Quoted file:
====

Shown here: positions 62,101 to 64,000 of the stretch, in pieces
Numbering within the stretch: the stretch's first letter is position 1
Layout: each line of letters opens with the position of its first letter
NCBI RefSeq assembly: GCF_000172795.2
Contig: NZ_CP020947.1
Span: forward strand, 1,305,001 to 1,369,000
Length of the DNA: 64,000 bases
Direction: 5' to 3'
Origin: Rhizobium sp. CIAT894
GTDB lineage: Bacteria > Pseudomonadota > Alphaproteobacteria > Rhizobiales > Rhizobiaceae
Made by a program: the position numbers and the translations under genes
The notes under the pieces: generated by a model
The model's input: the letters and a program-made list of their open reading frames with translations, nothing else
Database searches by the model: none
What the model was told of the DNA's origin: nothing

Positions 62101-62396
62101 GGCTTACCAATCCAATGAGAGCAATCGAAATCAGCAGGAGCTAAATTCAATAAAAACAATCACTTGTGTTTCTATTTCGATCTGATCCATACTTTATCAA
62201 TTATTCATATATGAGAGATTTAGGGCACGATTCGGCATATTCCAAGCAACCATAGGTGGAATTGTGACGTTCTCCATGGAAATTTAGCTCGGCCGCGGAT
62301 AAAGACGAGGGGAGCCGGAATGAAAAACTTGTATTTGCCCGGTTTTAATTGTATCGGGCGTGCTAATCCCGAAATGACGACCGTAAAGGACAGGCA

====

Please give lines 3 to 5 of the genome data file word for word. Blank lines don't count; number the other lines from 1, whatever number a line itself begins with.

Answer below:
Layout: each line of letters opens with the position of its first letter
NCBI RefSeq assembly: GCF_000172795.2
Contig: NZ_CP020947.1